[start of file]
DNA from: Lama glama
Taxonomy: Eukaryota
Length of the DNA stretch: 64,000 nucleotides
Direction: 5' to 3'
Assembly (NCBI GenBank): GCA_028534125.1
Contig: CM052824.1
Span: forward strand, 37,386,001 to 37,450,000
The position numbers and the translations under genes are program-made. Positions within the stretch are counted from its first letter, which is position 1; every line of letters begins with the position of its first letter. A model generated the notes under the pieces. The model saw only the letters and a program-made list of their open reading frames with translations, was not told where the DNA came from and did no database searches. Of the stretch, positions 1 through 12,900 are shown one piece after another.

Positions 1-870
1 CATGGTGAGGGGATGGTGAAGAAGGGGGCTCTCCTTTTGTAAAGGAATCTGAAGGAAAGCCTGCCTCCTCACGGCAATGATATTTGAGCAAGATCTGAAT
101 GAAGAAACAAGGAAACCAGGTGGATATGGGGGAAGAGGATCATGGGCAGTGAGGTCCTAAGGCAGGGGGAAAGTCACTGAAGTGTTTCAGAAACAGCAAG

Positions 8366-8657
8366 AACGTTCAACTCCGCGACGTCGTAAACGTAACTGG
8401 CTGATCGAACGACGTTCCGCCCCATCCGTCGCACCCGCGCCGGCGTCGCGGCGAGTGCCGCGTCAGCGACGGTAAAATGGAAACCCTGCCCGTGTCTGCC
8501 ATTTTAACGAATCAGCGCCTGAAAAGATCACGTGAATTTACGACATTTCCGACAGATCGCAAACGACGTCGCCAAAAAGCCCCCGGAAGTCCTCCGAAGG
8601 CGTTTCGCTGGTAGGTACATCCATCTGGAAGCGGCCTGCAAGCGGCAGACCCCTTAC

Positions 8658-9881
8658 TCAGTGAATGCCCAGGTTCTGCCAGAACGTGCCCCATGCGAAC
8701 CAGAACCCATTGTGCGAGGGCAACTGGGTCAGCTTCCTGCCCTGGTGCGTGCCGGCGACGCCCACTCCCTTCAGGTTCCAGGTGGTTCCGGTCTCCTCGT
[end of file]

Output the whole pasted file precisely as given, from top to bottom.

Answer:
DNA from: Lama glama
Taxonomy: Eukaryota
Length of the DNA stretch: 64,000 nucleotides
Direction: 5' to 3'
Assembly (NCBI GenBank): GCA_028534125.1
Contig: CM052824.1
Span: forward strand, 37,386,001 to 37,450,000
The position numbers and the translations under genes are program-made. Positions within the stretch are counted from its first letter, which is position 1; every line of letters begins with the position of its first letter. A model generated the notes under the pieces. The model saw only the letters and a program-made list of their open reading frames with translations, was not told where the DNA came from and did no database searches. Of the stretch, positions 1 through 12,900 are shown one piece after another.

Positions 1-870
1 CATGGTGAGGGGATGGTGAAGAAGGGGGCTCTCCTTTTGTAAAGGAATCTGAAGGAAAGCCTGCCTCCTCACGGCAATGATATTTGAGCAAGATCTGAAT
101 GAAGAAACAAGGAAACCAGGTGGATATGGGGGAAGAGGATCATGGGCAGTGAGGTCCTAAGGCAGGGGGAAAGTCACTGAAGTGTTTCAGAAACAGCAAG

Positions 8366-8657
8366 AACGTTCAACTCCGCGACGTCGTAAACGTAACTGG
8401 CTGATCGAACGACGTTCCGCCCCATCCGTCGCACCCGCGCCGGCGTCGCGGCGAGTGCCGCGTCAGCGACGGTAAAATGGAAACCCTGCCCGTGTCTGCC
8501 ATTTTAACGAATCAGCGCCTGAAAAGATCACGTGAATTTACGACATTTCCGACAGATCGCAAACGACGTCGCCAAAAAGCCCCCGGAAGTCCTCCGAAGG
8601 CGTTTCGCTGGTAGGTACATCCATCTGGAAGCGGCCTGCAAGCGGCAGACCCCTTAC

Positions 8658-9881
8658 TCAGTGAATGCCCAGGTTCTGCCAGAACGTGCCCCATGCGAAC
8701 CAGAACCCATTGTGCGAGGGCAACTGGGTCAGCTTCCTGCCCTGGTGCGTGCCGGCGACGCCCACTCCCTTCAGGTTCCAGGTGGTTCCGGTCTCCTCGT